In 1958, James Van Allen discovered the existence of the Van Allen radiation belts. Conspiracy theorists, including flat-Earthers, use it to “prove” the Apollo Moon landings were faked and never happened. To dispel the hoax, James Van Allen himself wrote letters clarifying the false allegation.
“The recent Fox TV show, which I saw, is an ingenious & entertaining assemblage of nonsense. The claim that radiation exposure during the Apollo missions would have been fatal to the astronauts is only one example of such nonsense.”
Both the discovery of the Van Allen radiation belts and the statement that the radiation belts do not prevent space travel came from James Van Allen. Conspiracy theorists cannot merely quote one when it appears to support their belief and conveniently reject the other if it is against them.
Table of Contents
Doug Lambert’s Letter to James Van Allen
My question to you, Professor Van Allen, is this. I have read that you have “denounced” the conspiracy theorists’ claims that radiation in the Van Allen belts would have killed the astronauts. I have also seen a quote from you about what utter nonsense the Fox special was. Could you please, if possible, point me to any sources in print or on the web where you have been extensively quoted? If there are none that you know of, and it wouldn’t be too much trouble, I would appreciate it if you could reply with a brief statement on the subject. In all my recent studies about the moon-conspiracy theories, the cornerstone of most arguments appears to be that radiation is what makes interplanetary space travel impossible. I feel that there is no person better qualified to debunk this absurd claim (and no one more likely to be taken seriously) than you. Of course, some conspiracists will say that you are in on the conspiracy yourself, but we can never hope actually to convince them.
James Van Allen’s Response to Doug Lambert
Dear Mr. Lambert,
In reply to your e-mail, I send you the following copy of a response that I wrote to another inquiry about 2 months ago —
The radiation belts of the Earth do, indeed, pose important constraints on the safety of human space flight.
The very energetic (tens to hundreds of MeV) protons in the inner radiation belt are the most dangerous and most difficult to shield against. Specifically, prolonged flights (i.e., ones of many months’ duration) of humans or other animals in orbits about the Earth must be conducted at altitudes less than about 250 miles in order to avoid significant radiation exposure.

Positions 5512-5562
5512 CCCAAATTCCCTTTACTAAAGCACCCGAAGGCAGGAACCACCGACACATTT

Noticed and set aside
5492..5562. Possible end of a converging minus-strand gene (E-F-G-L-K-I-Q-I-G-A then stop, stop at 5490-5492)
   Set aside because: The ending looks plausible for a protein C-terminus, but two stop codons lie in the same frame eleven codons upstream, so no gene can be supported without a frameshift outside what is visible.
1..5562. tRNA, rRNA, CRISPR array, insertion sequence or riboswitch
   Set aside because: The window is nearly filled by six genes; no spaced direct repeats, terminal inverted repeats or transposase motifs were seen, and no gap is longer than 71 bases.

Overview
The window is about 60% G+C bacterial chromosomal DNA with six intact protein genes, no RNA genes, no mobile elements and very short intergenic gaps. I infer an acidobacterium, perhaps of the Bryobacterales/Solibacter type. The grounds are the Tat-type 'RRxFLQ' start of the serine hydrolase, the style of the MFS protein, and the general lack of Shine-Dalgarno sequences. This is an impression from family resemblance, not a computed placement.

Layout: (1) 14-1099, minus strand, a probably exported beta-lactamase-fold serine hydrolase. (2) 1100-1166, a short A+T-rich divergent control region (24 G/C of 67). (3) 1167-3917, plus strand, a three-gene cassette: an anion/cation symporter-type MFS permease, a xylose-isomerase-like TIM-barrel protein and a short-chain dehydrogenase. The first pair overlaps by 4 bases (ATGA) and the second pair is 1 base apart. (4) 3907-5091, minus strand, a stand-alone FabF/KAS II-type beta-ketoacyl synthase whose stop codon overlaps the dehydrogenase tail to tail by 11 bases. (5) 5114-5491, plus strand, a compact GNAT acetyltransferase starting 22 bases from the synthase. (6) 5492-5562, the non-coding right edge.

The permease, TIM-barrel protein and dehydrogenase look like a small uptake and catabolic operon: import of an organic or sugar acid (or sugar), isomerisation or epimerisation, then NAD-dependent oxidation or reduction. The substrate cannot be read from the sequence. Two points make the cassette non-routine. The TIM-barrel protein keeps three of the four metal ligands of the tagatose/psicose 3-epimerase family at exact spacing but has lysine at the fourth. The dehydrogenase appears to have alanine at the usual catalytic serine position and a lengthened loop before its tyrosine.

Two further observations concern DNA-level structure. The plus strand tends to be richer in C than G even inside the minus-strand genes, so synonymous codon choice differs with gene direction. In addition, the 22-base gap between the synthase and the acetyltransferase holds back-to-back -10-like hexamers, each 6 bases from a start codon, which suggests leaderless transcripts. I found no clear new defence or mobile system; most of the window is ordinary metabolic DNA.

A person in the cabin of a space shuttle in a circular equatorial orbit in the most intense region of the inner radiation belt, at an altitude of about 1000 miles, would be subjected to a fatal dosage of radiation in about one week.
However, the outbound and inbound trajectories of the Apollo spacecraft cut through the outer portions of the inner belt and because of their high speed spent only about 15 minutes in traversing the region and less than 2 hours in traversing the much less penetrating radiation in the outer radiation belt. The resulting radiation exposure for the round trip was less than 1% of a fatal dosage – a very minor risk among the far greater other risks of such flights. I made such estimates in the early 1960s and so informed NASA engineers who were planning the Apollo flights. These estimates are still reliable.
The recent Fox TV show, which I saw, is an ingenious and entertaining assemblage of nonsense. The claim that radiation exposure during the Apollo missions would have been fatal to the astronauts is only one example of such nonsense.
James A. Van Allen
Jay Windley’s Letter to James Van Allen
Dear Dr. Van Allen
I am an engineer who has assembled a web site http://www.clavius.org that answers the ludicrous claims that the Apollo missions to the moon were hoaxed. As you are well aware, one of those claims states that it is impossible for human astronauts to pass safely through the Van Allen belts, as the Apollo astronauts did. A year ago or so ago, I was handed a copy of a letter you had written to someone else in which you stated, among other things, “The recent Fox TV show, which I saw, is an ingenious and entertaining assemblage of nonsense. The claim that radiation exposure during the Apollo missions would have been fatal to the astronauts is only one example of such nonsense.” I have no reason to doubt my original source, however I regret that I have misplaced my copy of your letter to him. Since that quotation, which I reproduce on my site, has been quoted in turn by others, I am uncomfortable with being unable to substantiate its source with sufficient authority.
A moment of your time to confirm the above quote would alleviate my concern. Clearly anyone familiar with space science can confirm that the Van Allen belts do not pose an impassable impediment to the Apollo missions, but it seems important to my readers that a researcher of your stature has assertively responded to this question.
Thank you for your attention; I have enclosed a self-addressed postage-paid envelope for your convenience.
Kindest regards, Jay Windley, Clavius Webmaster.
James Van Allen’s Response to Jay Windley
This is a completely correct quotation from my letter.
James A. Van Allen
- Statement from James Van Allen on radiation effects – Cosmoquest
- When and Where Did Dr. Van Allen Say This? – Clavius Moon Base
- Convincing Arguments for a Moon Hoax? Sleuths? – Astronomy Forum